colchicine in acute gout

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Colchicine is used in patients with heart failure or other contra-indications to treatment with NSAIDs.

  • colchicine is a naturally occurring alkaloid derived from autumn crocus
    • for acute gout it should be given orally in doses of 0.5 mg 2-4 times daily (1). Previously, the British National Formulary (BNF) recommended the use of colchicine in higher doses, for example 1 mg immediately followed by 0.5 mg every 2-4 hours until pain abates or gastrointestinal side-effects occur. Gastrointestinal symptoms such as diarrhoea and vomiting occur very frequently with such highdose regimes. Low-dose colchicine, as advocated above, is as effective as high-dose regimes but has fewer gastrointestinal side-effects.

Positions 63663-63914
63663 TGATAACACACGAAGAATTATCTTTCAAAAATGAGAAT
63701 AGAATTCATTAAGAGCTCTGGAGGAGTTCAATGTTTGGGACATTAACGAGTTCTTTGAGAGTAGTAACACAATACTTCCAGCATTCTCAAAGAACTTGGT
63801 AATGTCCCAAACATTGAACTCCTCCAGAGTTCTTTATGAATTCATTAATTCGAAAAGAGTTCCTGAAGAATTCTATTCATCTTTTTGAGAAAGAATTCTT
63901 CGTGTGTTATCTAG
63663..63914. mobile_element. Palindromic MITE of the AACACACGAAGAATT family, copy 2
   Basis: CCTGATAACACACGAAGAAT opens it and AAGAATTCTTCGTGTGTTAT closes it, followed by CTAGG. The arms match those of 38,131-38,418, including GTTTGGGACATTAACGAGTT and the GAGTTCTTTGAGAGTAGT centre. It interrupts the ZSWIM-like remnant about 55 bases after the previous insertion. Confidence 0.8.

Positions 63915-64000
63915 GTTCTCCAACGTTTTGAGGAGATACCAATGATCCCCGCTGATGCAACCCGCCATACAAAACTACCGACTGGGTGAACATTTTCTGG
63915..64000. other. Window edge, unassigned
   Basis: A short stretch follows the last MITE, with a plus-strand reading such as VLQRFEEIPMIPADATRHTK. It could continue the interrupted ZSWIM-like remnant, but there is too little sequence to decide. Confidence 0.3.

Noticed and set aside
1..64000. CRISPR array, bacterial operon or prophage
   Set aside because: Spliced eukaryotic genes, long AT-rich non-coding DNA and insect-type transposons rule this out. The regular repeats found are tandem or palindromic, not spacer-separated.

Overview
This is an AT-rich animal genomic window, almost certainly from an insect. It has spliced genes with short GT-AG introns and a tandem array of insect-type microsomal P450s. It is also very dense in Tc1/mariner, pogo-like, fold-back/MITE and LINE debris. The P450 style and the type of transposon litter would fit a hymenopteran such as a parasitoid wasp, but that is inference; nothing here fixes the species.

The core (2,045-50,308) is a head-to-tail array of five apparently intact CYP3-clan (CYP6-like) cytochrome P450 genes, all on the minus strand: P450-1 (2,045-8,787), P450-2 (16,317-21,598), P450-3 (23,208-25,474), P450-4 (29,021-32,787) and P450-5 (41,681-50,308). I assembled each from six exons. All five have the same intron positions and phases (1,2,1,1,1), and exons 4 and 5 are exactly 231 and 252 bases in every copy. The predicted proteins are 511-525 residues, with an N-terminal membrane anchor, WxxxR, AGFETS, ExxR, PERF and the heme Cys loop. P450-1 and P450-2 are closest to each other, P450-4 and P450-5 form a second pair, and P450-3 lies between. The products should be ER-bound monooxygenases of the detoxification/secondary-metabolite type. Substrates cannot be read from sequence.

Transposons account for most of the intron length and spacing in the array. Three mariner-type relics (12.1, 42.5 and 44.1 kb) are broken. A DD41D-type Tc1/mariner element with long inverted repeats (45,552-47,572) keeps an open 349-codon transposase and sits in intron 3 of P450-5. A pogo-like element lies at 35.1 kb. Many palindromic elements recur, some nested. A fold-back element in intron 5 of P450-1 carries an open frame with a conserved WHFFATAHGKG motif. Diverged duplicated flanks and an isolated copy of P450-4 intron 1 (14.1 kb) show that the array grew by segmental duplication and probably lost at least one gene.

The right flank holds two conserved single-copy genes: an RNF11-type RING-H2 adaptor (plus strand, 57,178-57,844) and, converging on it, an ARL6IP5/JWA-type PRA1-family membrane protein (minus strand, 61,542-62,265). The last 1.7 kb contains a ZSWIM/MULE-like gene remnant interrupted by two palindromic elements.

Adverse effects of colchicine

  • common side effects are diarrhoea and gastric irritation
  • rare side effects include renal failure, myopathy, cardiac arrhythmia, respiratory failure and peripheral neuropathy
  • chronic treatment may cause a blood dyscrasia.

The summary of product characteristics must be consulted before prescribing this drug.

Reference:

  1. Arthritis Research UK (2011). Hands On (9) - gout: presentation and management in primary care.
  2. Drug and Therapeutics Bulletin 2004 ;42(5):37-40.

Last reviewed 01/2018

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